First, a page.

continue to cover this story throughout the day. i'm stephanie sy. thanks for watching al jazeera news. more news next. dozens of tourists are shot dead as gunmen target a beach side hotel in tunisia. we'll have a live report. hello there, i'm barbara sarah, always coming up on the program. a bomb explodes at a mosque in kuwait, at least 25 people died during friday prayers. in france a man is beheaded by attackers who targeted a gas plant operated by an american chemical company. european leaders agree to relocate 40,000 migrants who have arrived in greece and
italy. plus -- [ cheers ] celebrations in the united states as the supreme court rules gay marriage is now legal across the nation. ♪ begin with three attacks on three different tonight innocence which together have claimed dozens of lives. this the french town a person was beheaded at a chemical depot. not long afterwards there was a suicide bombing at a mosque in kuwait's capitol, which killed at least three worshippers, and at least 28 people were killed at a hotel in tunisia. 36 were wounded. we're going to have detailed coverage of all of these incidents, but first let's begin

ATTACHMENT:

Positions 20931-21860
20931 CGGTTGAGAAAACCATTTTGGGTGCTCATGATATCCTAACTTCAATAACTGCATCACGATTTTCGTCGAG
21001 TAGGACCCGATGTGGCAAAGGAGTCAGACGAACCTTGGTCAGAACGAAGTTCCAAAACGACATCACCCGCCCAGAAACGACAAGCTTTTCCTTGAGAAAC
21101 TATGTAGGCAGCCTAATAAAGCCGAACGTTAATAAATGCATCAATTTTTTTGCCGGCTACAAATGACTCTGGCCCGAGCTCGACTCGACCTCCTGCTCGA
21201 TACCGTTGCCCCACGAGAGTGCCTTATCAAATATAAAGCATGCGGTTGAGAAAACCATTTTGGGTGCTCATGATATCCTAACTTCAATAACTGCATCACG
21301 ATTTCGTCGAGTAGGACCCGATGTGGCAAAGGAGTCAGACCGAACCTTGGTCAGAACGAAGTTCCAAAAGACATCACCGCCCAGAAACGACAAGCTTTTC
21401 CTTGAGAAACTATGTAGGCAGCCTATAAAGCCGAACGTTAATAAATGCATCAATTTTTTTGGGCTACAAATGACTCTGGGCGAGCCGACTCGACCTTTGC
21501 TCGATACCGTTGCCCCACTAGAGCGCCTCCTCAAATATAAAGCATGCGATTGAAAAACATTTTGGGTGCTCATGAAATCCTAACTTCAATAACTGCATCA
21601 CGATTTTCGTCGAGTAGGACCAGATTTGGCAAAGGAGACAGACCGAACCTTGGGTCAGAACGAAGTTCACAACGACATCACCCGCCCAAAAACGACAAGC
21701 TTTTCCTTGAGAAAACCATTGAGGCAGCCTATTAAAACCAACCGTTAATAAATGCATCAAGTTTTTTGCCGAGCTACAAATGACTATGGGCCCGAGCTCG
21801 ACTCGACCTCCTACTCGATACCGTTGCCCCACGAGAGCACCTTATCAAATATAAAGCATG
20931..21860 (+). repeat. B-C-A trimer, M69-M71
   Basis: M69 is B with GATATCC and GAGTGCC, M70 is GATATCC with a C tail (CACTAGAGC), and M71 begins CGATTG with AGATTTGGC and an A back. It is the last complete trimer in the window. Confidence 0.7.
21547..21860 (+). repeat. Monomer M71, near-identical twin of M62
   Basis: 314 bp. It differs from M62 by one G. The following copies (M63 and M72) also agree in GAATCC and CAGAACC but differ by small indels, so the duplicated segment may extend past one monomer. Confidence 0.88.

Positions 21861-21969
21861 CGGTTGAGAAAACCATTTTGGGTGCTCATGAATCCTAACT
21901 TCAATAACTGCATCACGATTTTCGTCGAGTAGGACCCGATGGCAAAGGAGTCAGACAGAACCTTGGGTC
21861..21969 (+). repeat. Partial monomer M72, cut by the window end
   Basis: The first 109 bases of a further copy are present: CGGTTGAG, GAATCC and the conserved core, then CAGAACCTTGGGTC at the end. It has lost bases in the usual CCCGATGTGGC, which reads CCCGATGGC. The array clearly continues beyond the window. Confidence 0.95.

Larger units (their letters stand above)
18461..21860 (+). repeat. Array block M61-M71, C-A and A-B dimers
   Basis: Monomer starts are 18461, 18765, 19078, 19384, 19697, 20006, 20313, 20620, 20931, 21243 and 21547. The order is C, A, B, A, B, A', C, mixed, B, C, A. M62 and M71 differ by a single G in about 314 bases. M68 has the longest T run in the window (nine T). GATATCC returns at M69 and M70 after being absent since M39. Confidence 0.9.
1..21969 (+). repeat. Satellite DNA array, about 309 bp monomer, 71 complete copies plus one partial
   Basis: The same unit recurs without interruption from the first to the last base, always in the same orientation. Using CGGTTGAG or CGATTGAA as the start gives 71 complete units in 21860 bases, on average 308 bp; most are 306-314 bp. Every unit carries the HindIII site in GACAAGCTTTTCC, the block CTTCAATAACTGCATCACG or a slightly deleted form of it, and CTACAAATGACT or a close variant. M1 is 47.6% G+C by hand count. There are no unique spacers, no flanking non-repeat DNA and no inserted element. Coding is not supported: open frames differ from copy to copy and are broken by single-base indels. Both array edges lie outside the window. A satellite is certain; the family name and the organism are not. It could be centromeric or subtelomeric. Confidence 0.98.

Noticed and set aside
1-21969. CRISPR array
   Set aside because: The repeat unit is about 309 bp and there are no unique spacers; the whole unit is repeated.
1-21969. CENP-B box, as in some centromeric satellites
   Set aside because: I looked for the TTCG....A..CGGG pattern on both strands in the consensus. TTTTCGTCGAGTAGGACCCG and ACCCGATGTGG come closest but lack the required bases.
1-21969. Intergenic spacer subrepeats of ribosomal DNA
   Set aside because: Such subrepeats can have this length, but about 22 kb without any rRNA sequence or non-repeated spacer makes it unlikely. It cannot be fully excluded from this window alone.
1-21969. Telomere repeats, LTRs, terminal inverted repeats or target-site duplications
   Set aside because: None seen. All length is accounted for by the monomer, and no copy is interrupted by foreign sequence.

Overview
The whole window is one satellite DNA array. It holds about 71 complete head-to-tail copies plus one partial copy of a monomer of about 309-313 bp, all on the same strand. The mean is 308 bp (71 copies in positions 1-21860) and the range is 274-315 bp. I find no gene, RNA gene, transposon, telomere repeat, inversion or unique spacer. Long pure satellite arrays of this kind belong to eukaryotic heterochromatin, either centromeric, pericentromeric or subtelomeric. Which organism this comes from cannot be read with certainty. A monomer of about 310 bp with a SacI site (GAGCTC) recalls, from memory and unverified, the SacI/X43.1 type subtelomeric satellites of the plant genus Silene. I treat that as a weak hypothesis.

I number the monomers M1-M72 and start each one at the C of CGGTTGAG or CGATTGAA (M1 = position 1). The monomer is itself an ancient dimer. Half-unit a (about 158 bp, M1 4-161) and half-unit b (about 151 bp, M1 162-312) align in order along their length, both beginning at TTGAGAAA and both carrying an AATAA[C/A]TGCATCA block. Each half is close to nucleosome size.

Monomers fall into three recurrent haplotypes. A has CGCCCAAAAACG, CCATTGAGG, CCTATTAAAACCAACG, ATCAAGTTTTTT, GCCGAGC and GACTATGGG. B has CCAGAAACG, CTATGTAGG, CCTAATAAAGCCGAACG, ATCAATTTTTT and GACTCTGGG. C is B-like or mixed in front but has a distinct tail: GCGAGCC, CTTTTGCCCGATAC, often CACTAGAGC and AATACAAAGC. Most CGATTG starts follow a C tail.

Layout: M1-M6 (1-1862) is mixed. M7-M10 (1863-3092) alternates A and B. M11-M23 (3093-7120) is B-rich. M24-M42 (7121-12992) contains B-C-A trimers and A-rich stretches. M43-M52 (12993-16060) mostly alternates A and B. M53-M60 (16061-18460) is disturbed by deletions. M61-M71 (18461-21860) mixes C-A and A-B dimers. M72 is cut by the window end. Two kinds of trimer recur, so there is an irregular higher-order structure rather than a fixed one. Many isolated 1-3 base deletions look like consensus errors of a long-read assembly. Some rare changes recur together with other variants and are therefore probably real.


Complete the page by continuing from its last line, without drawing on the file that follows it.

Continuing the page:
with this report from simon mcgregor-wood. >> reporter: two gunmen started shooting at tourists on the beach outside of this hotel, eyewitnesss say tourists were shot at point-blank range on the sand and around the swimming pool. >> translator: the gunmen started firing on the beach and then he went to the swimming pool. i saw people running away from there. he had a grenade, which he through at them. >> reporter: others desperately ran for the safety of their hotels. local hospitals have been inundated. the victims are from six different countries. one attacker was shot dead by police, the second was arrested. this resort is one of tunisia's most popular, it is a vital contributor to the economy.
tunisia has been on high alert since an attack in march killed 22 foreigners. tunisians account for one of the largest groups volunteering for the so-called islamic state. >> we have a lot of tunisians fighting in syria or libya. a lot of tunisians are actually -- how do i say -- are actually angry against the state and do not accept the tunisian state as a democratic state, and also pledge to wage -- to wage jihad against the tunisian state. >> reporter: this will be a huge blow to the tourist economy, and remind them how vulnerable they are to the violence sweeping the region. we can cross life now to tunis and speak to nazanin, a terrible blow for tunisia as the